You might as well ask why people ever do things they ought not to, or don't do things they should. There are plenty of roadblocks for plenty of people on a number of fronts, if there weren't then it wouldn't be a problem, it wouldn't be a multi-million dollar industry, and no one would ever be even the least bit impressed that someone lost a substantial amount of weight. Any permanent change of habits and behavior is somewhat to very difficult for the average person. Psychological, environmental, knowledge roadblocks are legitimate roadblocks to achieving this, whether people want to acknowledge it or not. But, this is getting very off-topic. It's not the point of the thread, and I doubt we'll agree if the above doesn't convince you, so I'll leave it at that.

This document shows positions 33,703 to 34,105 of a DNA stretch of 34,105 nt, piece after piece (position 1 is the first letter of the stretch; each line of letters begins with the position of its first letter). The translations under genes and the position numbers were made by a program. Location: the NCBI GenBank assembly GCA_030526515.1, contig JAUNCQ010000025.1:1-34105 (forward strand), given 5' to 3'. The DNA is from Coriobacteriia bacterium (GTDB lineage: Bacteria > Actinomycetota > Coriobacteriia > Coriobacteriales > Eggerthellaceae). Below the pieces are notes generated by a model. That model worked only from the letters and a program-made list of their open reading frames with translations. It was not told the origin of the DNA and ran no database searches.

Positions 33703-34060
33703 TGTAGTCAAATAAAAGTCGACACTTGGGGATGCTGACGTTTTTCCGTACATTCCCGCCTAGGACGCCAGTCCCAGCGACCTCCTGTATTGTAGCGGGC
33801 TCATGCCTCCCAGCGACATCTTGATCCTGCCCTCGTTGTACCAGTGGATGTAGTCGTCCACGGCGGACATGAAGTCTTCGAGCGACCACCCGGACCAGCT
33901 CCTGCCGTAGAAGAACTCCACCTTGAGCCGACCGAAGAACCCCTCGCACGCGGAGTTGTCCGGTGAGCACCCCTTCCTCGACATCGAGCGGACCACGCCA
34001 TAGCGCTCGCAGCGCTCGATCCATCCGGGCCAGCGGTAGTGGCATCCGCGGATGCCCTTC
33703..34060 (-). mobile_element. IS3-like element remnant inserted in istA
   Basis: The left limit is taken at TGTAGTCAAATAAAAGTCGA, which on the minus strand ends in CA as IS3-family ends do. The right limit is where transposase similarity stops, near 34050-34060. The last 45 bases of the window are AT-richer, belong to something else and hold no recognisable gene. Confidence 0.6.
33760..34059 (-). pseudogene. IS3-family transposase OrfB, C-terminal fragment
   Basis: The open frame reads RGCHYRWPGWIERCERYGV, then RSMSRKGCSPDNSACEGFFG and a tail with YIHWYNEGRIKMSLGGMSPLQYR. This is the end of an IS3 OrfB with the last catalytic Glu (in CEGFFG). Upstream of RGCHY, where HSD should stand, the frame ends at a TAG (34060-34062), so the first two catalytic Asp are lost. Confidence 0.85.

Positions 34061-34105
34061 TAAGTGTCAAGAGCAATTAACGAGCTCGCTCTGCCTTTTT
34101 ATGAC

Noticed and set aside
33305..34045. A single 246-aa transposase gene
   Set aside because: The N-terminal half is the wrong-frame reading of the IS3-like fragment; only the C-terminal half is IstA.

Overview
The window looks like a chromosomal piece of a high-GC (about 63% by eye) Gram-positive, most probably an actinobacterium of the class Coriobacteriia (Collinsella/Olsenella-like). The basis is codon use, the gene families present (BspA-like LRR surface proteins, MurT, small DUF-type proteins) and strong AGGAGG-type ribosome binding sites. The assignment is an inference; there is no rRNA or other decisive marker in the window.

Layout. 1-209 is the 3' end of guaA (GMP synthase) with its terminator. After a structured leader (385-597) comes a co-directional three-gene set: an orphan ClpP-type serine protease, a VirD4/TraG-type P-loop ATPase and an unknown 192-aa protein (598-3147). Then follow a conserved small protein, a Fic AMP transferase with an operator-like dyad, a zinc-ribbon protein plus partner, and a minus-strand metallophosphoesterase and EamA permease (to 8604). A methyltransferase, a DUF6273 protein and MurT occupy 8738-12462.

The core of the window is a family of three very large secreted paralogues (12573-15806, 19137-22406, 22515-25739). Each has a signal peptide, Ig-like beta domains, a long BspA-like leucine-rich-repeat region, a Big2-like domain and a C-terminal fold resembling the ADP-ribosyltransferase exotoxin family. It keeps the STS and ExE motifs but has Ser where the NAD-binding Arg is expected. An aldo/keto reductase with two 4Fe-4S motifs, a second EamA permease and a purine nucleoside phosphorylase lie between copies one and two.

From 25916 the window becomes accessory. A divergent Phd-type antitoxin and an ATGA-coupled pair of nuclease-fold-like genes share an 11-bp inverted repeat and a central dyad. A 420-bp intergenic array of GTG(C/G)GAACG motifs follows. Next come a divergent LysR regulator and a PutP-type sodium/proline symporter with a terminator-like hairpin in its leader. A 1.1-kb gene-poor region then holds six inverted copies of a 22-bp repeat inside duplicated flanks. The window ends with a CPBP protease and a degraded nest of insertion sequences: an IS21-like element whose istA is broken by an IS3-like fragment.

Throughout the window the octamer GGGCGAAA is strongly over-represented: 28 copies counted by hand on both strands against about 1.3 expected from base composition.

I mean, you kinda made my point. That's exactly what I'm trying to say. Why should the doctors tell them that if they don't seem interested? They do already know, as you concluded with your post, so why tell them again? What do you think trying for the 1001st time will do that the first 1000 times didn't? This is a tired tactic. I know fat people, smokers, financially irresponsible people, addicts, etc, etc who rationalize and ignore their problems up and down all day. They've got their reasons, I guess, whatever they are, and if I don't think I can say anything that'll actually have any net positive effect, because I don't know what to say or they don't want to hear it, then I don't. What's the point? We can quibble about who's to blame all day as well, but in the end blaming people will probably solve nothing and we have effectively done nothing about the problem.